Anyone visiting the River Teifi this springtime should have reason to applaud the work of Llandysul Paddlers Canoe Club.
The beauty of the river and its surroundings was under threat at the start of this year as pollution and debris suggested illegal dumping higher up-stream from the village of Llandysul in Ceredigion.
That prompted canoe club members to explore the source of the problem and they soon discovered tonnes of black silage wrap had spewed their contents into the river.
Keen to protect their waterway – and mindful of their role in looking after the environment – the Llandysul canoeists organised their own clean-up, having alerted the river authorities to the damage.
Three big energy-sapping clean-up sessions later – which involved filling empty canoes and rafts with the debris and towing it all away – the club have so far removed over 10-tonnes of waste.
“We started in February and began with three Saturday clean-up sessions,” says Gareth Bryant, centre manager of Llandysul Paddlers.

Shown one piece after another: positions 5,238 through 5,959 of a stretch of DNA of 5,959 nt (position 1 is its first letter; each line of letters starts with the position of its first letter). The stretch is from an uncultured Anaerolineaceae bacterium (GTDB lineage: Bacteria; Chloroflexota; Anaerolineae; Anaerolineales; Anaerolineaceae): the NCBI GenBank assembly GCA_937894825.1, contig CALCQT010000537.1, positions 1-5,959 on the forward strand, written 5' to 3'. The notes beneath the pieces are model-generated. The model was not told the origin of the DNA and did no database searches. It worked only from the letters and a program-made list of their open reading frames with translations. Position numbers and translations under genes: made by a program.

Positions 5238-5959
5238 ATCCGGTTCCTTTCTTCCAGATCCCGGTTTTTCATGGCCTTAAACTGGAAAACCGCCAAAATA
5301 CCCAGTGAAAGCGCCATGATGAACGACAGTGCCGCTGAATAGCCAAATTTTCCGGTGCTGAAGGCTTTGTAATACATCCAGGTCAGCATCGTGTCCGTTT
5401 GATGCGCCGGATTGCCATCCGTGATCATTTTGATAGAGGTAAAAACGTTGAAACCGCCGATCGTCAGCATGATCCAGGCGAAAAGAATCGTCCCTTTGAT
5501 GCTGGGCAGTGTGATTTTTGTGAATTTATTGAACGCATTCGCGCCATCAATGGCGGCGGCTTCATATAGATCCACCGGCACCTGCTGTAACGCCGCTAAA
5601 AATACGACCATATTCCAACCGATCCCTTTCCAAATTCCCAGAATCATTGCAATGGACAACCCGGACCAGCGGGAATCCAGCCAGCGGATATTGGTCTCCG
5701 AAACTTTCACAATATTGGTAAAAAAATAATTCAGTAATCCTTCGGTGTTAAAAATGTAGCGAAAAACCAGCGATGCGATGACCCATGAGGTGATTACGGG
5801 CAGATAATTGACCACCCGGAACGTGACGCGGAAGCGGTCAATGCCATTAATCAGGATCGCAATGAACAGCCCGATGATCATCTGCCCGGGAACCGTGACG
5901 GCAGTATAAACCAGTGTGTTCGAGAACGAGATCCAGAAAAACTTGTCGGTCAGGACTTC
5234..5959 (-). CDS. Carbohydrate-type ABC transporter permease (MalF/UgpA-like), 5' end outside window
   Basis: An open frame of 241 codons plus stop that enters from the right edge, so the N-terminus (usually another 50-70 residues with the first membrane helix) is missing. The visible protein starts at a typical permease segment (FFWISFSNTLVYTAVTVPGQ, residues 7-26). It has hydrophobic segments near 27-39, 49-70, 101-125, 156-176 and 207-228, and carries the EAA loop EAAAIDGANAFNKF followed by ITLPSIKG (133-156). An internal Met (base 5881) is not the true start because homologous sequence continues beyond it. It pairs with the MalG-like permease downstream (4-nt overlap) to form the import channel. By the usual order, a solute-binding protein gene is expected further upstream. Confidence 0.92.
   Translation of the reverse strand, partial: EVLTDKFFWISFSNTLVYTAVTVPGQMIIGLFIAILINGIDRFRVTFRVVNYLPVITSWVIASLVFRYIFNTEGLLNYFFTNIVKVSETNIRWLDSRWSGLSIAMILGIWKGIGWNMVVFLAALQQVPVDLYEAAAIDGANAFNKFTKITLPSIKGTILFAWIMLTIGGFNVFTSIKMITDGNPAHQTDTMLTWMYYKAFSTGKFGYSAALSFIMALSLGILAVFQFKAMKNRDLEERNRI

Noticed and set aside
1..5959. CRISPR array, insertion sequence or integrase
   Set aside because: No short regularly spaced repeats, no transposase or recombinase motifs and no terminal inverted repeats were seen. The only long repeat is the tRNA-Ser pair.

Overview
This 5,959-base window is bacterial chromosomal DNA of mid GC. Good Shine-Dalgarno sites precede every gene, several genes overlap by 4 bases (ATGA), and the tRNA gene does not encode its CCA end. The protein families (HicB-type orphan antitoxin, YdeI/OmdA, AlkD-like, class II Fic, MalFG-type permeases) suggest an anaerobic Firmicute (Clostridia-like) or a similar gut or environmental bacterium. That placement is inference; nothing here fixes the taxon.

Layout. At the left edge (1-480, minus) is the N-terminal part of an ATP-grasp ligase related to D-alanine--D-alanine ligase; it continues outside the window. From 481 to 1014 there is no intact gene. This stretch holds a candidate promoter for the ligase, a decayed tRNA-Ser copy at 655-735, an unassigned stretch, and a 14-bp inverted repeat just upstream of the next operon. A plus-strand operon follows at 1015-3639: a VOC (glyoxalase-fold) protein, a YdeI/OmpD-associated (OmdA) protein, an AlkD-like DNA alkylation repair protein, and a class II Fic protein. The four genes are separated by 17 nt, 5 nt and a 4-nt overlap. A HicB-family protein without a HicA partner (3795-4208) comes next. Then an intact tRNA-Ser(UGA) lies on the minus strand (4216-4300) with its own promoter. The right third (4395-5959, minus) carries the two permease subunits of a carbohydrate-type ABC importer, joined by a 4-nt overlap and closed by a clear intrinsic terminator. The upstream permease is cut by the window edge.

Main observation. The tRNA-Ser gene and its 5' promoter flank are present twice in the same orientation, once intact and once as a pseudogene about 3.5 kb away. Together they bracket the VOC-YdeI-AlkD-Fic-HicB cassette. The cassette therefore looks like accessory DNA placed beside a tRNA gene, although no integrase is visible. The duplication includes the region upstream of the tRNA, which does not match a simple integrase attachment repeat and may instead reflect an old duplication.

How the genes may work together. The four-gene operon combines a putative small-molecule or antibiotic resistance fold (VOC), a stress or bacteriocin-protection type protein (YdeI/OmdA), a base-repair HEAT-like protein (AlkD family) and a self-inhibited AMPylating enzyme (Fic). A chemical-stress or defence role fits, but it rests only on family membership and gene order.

“A lot of volunteers turned out to help us – there must have been around 50 people at one of the sessions – and it shows how concerned and alarmed people were at what was happening in that part of the river.
“The state of the river was just heart-breaking. We always spot small amounts of litter and clean that up, but this was on a different level.”
The extent of the issue and damage to wildlife and habitat was underlined by the fact that along with removing the silage, there were also dozens of dead fish, fish still alive but caught up in the wrapping, as well as the carcasses of six dead sheep.
All of it had to be towed clear by the members and volunteers, before being loaded onto tractors for removal.
“The area now looks amazing again, but we are hoping that Natural Resources Wales are now going to investigate and that local farmers will be spoken to, to make sure this doesn’t happen again,” says Gareth.
“We’re a canoe club, so the worry is if that if it happened again we simply haven’t got the resources and the man-hours to keep cleaning the river.”